21 Aug 2011
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United Kingdom

We're replacing our built-under electric double oven with a new one & have decided to replace the gas hob with a ceramic one at the same time (hopefully ceramic hobs nowadays are more scratch resistant than they were 18 yrs ago when we had one in our old house!)

The oven is a JOHN LEWIS JLB1DU712 Rating Max 6kw
The hob is a SAMSUNG C61RAEE Rating Max 6kw

The old oven is out of the unit & a gas engineer is going to disconnect the gas hob & cap it off in the morning & hubby will be connecting the new oven & hob tomorrow evening after work.

Our query is about the wiring of the appliances.

The existing cable runs from the fuseboard on a 30A MCB fuse down to the switched cooker box on the wall & then down to a single box behind the oven where it will be connected to the oven.

The new hob will also need to be connected to the 30A cable (the gas hob only needed a 13a socket for the ignition which isn't suitable for the ceramic hob)

Is it ok to replace the single box behind the oven with a double box & use 2 lengths of the heavy duty cable from this box - one for the hob & one for the oven?

Is the 30A MCB fuse still ok or should it be replaced by a 40A?

I hope you guys can help with a quick response as we have family coming over from Canada on Tuesday & hubby has left this until the last minute - as usual ! :rolleyes:

Many thanks in advance
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When a hob and an oven are fitted as separate appliance I tend if possible to have them on different circuits but this is not always possible in a lot of cases.
Offering diversity to the load a 30A supply for cooking appliances will be apply to take a load of nearing 15kW, you have a total of 12kW which after diversity would require something near 23A and if a socket oulet has incorporated to the cooker switch, then an addition 5A would be added making it 28A
So in theory you should be okay to use a double outlet plate.
Do you know the size of the existing cable of the installation to the oven you are/have removed and does the cooker control switch have a socket on it?
Thanks for your prompt reply.

The cable in use is the heavy duty flat twin + earth (sorry I don't know the size) but has been ok with no problems for the last 6 yrs with our old CDA double oven & the connection was certified for building regs as we had an extension built at the time.

There is a socket in the cooker outlet but its never used as we have plenty of other sockets around the kitchen.

The connection instructions with the oven are very basic (unusual for John Lewis) but according to the diagram it seems that the oven & an electric hob can be connected with a cable going from each appliance into a cooker unit, hence changing the single box to a double box which will then lead into the cooker unit.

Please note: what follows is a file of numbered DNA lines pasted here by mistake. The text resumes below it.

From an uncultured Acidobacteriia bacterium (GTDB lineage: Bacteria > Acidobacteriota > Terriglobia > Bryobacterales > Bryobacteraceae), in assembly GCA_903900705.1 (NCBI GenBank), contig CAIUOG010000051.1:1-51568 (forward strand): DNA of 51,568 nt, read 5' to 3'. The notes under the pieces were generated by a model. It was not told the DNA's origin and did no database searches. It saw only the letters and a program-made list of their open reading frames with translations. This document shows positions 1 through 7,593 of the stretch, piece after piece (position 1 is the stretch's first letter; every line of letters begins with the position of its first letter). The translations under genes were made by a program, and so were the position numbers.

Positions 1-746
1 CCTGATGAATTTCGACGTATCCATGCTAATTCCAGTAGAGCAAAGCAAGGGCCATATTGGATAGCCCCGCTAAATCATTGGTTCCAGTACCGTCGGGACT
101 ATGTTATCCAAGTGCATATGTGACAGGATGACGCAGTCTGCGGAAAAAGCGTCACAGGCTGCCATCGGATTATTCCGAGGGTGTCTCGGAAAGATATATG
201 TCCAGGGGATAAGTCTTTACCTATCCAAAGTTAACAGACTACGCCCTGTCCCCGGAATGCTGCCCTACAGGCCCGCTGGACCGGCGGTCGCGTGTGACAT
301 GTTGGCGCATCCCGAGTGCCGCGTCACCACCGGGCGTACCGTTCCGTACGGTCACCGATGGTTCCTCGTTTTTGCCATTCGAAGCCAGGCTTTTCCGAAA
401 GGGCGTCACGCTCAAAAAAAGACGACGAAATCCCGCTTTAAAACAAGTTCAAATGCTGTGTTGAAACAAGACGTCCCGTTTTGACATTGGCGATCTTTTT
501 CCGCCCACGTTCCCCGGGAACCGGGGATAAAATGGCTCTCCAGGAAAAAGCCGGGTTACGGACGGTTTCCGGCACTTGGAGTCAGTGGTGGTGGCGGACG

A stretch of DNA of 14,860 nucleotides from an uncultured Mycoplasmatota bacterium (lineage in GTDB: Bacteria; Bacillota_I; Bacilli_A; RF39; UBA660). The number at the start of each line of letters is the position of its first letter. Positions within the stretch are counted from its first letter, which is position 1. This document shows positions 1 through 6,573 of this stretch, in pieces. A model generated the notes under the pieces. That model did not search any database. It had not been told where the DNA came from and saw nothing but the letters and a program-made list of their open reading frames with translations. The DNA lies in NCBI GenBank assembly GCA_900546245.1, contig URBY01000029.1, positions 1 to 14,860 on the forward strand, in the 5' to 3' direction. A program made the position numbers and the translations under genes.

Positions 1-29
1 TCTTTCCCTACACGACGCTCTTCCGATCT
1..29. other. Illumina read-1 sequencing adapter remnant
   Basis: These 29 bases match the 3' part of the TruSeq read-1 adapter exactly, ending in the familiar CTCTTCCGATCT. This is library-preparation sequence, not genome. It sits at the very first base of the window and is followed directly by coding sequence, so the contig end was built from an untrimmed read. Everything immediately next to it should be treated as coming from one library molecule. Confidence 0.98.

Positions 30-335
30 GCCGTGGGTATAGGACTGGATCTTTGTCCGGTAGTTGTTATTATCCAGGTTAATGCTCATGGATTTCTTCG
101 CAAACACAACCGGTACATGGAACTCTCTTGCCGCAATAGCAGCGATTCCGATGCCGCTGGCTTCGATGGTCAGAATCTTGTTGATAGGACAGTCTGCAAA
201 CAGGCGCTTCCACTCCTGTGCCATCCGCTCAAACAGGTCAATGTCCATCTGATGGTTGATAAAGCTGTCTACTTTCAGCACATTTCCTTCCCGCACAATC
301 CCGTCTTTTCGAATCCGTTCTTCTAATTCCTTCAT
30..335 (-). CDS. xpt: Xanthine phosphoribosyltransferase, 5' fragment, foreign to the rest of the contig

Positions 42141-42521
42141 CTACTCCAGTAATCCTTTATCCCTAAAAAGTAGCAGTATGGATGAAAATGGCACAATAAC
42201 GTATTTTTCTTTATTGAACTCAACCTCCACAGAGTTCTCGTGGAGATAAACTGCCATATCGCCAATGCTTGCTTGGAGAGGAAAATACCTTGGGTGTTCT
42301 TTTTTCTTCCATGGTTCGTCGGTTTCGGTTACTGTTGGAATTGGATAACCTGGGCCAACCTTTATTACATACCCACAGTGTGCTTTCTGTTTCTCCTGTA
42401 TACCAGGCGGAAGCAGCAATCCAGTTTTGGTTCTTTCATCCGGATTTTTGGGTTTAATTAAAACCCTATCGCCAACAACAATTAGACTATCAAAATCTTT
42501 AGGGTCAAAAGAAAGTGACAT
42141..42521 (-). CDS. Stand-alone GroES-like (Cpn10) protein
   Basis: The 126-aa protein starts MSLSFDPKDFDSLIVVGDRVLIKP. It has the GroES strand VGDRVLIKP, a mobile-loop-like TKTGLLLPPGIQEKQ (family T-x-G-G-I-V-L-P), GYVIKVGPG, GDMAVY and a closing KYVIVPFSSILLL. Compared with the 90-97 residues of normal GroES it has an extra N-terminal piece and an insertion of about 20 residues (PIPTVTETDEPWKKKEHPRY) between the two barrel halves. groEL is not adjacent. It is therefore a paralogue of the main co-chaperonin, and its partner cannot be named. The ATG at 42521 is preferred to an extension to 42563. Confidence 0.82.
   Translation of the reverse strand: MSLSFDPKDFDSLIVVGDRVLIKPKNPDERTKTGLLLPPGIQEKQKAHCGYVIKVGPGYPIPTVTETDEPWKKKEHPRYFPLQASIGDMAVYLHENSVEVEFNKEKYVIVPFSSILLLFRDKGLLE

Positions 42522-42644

The connection instructions with the hob only cover the hob.

Looking at other threads on this site I believe we should use the 1N diagram rather than the 2N diagram.

Does this all sound ok?
Possibly I misunderstood the OP BUT YOU CANNOT REPLACE THE SINGLE SOCKET WITH A DOUBLE FOR THIS, It HAS to be a proper cooker connection point! 2x 4mm t&e, 1 to each hob and oven should suffice.
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That's ok - its probably the way I explained it!

The cooker unit has a socket in it which we don't use, the cable from the unit goes down into a 45A outlet plate behind the oven, the oven is connected into the outlet plate. It's the outlet plate that we wanted to change from single to double to take the 2 cables from the oven + hob.

In the meantime, I've be searching on the net & have found a purpose made double outlet plate for built-in ovens & hobs which seems perfect & has brilliant reviews - lots of people seem to have the same problem ie connecting 2 lots of heavy duty cable to a single outlet plate - I only hope its in stock for collection tomorrow so we can actually cook a meal for our visitors!

The outlet plate is a Click Mode 45A Easyfit Dual Appliance Outlet Plate - available from several firms including CEF which has branches nationwide. It costs approx £10-£12, and will take 2 heavy duty cables up to 10mm each.

Wish it wasn't Sunday - I'd be off to buy it now!

Thanks for your replies![/b]
Read the instructions for the hob very carefully.

As I have found out in the past that there are restrictions what you can have under the hob AND you need to check clearances.

I previous customer fitted their own oven and hob, the hob overheated when the oven was on and the thermal cut-out operated for the hob. Making the hob a useful as a chocolate tea pot.

The supplier and manufacturer were not sympathetic to his plight.

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